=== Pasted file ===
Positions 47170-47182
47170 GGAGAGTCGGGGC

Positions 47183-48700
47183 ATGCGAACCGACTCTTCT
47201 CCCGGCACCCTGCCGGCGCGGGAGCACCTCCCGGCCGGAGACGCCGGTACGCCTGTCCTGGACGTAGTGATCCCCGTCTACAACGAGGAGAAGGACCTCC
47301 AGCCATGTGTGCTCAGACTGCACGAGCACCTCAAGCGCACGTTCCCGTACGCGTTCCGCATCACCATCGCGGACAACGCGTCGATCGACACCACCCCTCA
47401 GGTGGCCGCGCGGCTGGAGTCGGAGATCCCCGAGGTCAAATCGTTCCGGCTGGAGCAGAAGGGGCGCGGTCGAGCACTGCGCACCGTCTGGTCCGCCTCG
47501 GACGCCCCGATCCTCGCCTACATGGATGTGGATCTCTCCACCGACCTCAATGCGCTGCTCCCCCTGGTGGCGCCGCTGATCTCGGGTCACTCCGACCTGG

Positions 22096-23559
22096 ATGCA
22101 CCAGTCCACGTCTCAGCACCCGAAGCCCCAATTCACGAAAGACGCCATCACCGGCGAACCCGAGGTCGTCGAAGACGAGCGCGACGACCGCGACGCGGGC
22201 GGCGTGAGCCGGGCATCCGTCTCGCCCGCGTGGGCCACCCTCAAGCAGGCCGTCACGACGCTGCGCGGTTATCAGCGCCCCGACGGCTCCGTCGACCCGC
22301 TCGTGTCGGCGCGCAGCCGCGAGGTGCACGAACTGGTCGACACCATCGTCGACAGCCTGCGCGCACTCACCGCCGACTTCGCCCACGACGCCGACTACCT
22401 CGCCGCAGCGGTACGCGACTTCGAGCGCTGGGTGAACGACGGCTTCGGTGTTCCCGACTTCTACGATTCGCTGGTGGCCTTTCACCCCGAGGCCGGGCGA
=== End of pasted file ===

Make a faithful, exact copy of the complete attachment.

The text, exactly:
Positions 47170-47182
47170 GGAGAGTCGGGGC

Positions 47183-48700
47183 ATGCGAACCGACTCTTCT
47201 CCCGGCACCCTGCCGGCGCGGGAGCACCTCCCGGCCGGAGACGCCGGTACGCCTGTCCTGGACGTAGTGATCCCCGTCTACAACGAGGAGAAGGACCTCC
47301 AGCCATGTGTGCTCAGACTGCACGAGCACCTCAAGCGCACGTTCCCGTACGCGTTCCGCATCACCATCGCGGACAACGCGTCGATCGACACCACCCCTCA
47401 GGTGGCCGCGCGGCTGGAGTCGGAGATCCCCGAGGTCAAATCGTTCCGGCTGGAGCAGAAGGGGCGCGGTCGAGCACTGCGCACCGTCTGGTCCGCCTCG
47501 GACGCCCCGATCCTCGCCTACATGGATGTGGATCTCTCCACCGACCTCAATGCGCTGCTCCCCCTGGTGGCGCCGCTGATCTCGGGTCACTCCGACCTGG

Positions 22096-23559
22096 ATGCA
22101 CCAGTCCACGTCTCAGCACCCGAAGCCCCAATTCACGAAAGACGCCATCACCGGCGAACCCGAGGTCGTCGAAGACGAGCGCGACGACCGCGACGCGGGC
22201 GGCGTGAGCCGGGCATCCGTCTCGCCCGCGTGGGCCACCCTCAAGCAGGCCGTCACGACGCTGCGCGGTTATCAGCGCCCCGACGGCTCCGTCGACCCGC
22301 TCGTGTCGGCGCGCAGCCGCGAGGTGCACGAACTGGTCGACACCATCGTCGACAGCCTGCGCGCACTCACCGCCGACTTCGCCCACGACGCCGACTACCT
22401 CGCCGCAGCGGTACGCGACTTCGAGCGCTGGGTGAACGACGGCTTCGGTGTTCCCGACTTCTACGATTCGCTGGTGGCCTTTCACCCCGAGGCCGGGCGA